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Apocryphile wrote:
I'll concede that you and Anders may be right - I've only played this game a handful of times, but I'd be curious to know where you are both getting your knowledge about the "extensive playtesting" that Glen Drover purportedly did for this game.


I recall reading playtest reports, written by testers, not, Glenn, prior to publication. I can't tell you where.

Apocryphile wrote:
Any rule that states, without equivocation, that player x can never attack player z still smacks to me of something ad hoc that was tacked on either after limited playtesting, or through simply not thinking the thing through completely.


The same rule strikes me as something that would only come about as a result of testing. The first instinct would more likely be yours, i.e. to let any player attack any other.


[edit] I'm curious about something. Glenn designed, tested, and published the game, so he obviously had it on his mind for a very long time. Do you honestly think that you've thought more deeply about this than he did?
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Stephen Gassett
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Sphere wrote:
The same rule strikes me as something that would only come about as a result of testing. The first instinct would more likely be yours, i.e. to let any player attack any other.


Agreed, but how much testing before the rule was inserted is the burning question, is it not?

Sphere wrote:

[edit] I'm curious about something. Glenn designed, tested, and published the game, so he obviously had it on his mind for a very long time. Do you honestly think that you've thought more deeply about this than he did?

No, but then I didn't need to, as I didn't design it. It's not as if I just chuck willy-nilly any game rule I don't see a reason for. If it is printed in black and white, I assume that there is a good reason for it unless I see an authorized erratum or addendum for it. However, if a rule appears to me to be transparently ad hoc (at least insofar as the seating arrangement for more than three players dictates it), I feel no qualms about disregarding it unless and until I can prove to my own satisfaction that the rule, or some derivation of it, is indeed necessary.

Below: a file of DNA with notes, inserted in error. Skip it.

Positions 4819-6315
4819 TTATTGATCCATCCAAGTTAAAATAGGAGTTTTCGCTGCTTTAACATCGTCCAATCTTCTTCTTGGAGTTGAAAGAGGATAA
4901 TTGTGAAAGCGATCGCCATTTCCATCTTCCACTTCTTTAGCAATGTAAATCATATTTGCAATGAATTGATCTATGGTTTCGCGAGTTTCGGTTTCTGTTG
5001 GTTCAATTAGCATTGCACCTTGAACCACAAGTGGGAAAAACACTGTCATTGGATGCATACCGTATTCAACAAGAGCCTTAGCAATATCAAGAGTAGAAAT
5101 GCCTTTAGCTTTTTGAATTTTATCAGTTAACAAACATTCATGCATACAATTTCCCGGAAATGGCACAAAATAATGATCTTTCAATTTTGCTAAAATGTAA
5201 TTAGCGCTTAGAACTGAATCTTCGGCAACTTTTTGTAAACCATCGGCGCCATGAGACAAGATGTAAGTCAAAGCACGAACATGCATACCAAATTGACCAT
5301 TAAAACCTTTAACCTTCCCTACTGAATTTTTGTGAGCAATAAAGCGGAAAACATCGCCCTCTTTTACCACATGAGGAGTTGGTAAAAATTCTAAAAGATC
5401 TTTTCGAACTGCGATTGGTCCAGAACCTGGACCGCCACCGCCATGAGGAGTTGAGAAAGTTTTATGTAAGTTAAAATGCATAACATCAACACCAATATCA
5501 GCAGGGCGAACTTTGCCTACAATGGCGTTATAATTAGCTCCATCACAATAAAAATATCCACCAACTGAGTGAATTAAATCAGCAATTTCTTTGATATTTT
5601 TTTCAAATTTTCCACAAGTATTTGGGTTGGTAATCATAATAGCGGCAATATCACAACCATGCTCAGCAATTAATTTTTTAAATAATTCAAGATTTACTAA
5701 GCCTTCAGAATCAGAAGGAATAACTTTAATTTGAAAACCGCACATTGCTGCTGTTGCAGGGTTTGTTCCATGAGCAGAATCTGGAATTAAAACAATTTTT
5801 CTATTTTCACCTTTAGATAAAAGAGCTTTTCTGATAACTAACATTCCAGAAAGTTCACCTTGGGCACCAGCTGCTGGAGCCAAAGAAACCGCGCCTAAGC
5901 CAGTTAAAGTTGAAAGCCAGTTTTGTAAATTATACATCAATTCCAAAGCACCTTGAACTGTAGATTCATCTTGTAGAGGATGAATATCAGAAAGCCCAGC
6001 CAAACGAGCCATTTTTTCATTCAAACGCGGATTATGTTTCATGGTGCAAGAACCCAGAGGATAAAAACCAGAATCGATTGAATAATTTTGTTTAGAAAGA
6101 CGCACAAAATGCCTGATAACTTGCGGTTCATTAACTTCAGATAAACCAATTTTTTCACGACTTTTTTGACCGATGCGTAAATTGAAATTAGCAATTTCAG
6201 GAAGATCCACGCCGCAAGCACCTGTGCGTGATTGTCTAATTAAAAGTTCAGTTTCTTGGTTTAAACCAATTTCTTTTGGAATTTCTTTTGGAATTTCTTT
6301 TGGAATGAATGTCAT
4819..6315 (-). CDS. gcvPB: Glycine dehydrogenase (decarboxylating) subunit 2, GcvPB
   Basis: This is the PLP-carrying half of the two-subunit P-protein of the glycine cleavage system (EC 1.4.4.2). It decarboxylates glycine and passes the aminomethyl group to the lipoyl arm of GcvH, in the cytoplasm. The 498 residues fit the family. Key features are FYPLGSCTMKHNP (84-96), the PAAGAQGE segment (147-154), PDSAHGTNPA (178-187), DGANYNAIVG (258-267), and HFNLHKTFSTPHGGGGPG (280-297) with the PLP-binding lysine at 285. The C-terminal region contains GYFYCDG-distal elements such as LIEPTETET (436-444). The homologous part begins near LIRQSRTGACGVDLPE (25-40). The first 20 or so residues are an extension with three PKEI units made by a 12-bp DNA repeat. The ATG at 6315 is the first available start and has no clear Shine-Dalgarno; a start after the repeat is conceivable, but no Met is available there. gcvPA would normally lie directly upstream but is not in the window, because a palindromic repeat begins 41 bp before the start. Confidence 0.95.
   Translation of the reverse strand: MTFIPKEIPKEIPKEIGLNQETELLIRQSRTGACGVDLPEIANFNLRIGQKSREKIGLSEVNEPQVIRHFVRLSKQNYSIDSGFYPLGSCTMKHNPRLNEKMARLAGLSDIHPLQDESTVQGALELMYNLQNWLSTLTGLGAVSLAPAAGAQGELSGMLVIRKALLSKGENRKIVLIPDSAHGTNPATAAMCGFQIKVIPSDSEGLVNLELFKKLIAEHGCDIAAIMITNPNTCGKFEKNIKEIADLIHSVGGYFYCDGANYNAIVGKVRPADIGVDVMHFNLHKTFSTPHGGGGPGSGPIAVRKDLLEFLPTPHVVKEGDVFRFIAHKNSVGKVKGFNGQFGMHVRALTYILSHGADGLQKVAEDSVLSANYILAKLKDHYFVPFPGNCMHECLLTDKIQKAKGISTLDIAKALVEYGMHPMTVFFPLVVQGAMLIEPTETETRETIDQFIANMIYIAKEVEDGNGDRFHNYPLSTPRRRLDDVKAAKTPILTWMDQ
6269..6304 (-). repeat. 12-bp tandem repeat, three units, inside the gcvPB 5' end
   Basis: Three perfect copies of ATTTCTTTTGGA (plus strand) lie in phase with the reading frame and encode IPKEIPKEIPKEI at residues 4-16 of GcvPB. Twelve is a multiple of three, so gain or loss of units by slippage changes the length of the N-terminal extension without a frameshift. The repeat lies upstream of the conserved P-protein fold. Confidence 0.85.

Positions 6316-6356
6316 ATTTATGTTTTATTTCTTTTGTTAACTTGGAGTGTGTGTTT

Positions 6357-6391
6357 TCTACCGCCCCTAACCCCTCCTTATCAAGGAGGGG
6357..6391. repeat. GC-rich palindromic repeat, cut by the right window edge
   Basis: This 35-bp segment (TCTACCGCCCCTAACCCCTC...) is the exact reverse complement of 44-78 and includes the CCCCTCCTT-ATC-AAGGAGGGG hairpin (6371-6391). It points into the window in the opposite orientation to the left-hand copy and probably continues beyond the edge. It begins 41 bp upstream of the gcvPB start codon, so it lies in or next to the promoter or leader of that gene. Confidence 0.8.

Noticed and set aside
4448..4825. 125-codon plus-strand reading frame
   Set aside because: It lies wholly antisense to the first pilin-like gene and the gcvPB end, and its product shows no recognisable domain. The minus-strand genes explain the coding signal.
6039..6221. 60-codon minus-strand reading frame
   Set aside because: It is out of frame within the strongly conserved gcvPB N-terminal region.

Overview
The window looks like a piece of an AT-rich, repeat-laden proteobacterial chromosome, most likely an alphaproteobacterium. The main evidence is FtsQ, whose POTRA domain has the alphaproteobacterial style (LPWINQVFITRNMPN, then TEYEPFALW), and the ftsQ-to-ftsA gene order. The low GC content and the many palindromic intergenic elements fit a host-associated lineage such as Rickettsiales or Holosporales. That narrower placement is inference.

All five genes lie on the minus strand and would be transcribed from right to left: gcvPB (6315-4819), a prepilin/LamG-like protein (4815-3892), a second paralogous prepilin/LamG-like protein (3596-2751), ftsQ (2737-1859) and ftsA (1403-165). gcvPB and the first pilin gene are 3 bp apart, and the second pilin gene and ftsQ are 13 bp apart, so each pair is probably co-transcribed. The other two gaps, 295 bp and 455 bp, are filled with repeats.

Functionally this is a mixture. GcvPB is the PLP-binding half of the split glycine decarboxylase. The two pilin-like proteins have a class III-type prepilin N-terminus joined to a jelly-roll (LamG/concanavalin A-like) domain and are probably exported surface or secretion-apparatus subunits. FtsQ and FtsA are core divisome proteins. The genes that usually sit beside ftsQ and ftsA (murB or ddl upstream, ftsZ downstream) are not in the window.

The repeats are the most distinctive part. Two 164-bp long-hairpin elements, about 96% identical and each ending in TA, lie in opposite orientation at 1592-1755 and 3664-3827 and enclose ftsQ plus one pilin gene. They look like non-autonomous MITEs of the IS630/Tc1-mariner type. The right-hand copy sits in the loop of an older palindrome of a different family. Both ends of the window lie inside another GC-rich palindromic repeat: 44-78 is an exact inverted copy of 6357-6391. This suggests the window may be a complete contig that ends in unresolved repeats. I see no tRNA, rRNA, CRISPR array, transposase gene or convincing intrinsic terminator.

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Apocryphile wrote:
Agreed, but how much testing before the rule was inserted is the burning question, is it not?



More than you have done, I've little doubt of that.


Apocryphile wrote:
It's not as if I just chuck willy-nilly any game rule I don't see a reason for.



No offense, but it sounds to me as if that is precisely what you are doing. There's nothing wrong with that, of course, you are free to play however you like.
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Stephen Gassett
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Sphere wrote:
More than you have done, I've little doubt of that.


Again, it's not my job to playtest it.


Sphere wrote:
No offense, but it sounds to me as if that is precisely what you are doing. There's nothing wrong with that, of course, you are free to play however you like.


I don't chuck rules just because I don't like them or because I think they're inconvenient. In fact, this is the first time I can remember doing so with any game. Ergo...I must believe there to be no small justification for me doing so. If at some point I find that the rule is indeed necessary, I'll start playing by it again. meeple
 
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Well, here's MY take. It has 1 actual game function. It prevents a player with a strong military from being able to beat EVERYone down. true the two players adjacent get PWNT, but that just means they're losers. I dislike "mercy" rules in games. Why? their only function is to cripple the lead player to make their lead less substantial than what they worked for. At any rate, having duplicate Civs fighting each other makes for awkward rules questions. If both units in battle are berserking, do they BOTH die if there's a tie? What about 2 Medusas tieing each other? Sure they're specific examples, but I'm sure there's more that you could come up with.

EDIT: for flavor reasons you could argue that it shows who actually borders who. IE you have a common border with the guy to your left and right but no one else.
 
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Tom Dickson
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I was originally pretty sure it was so the Herc couldn't roll against the Herc, but then I realized his bonus was the base dice.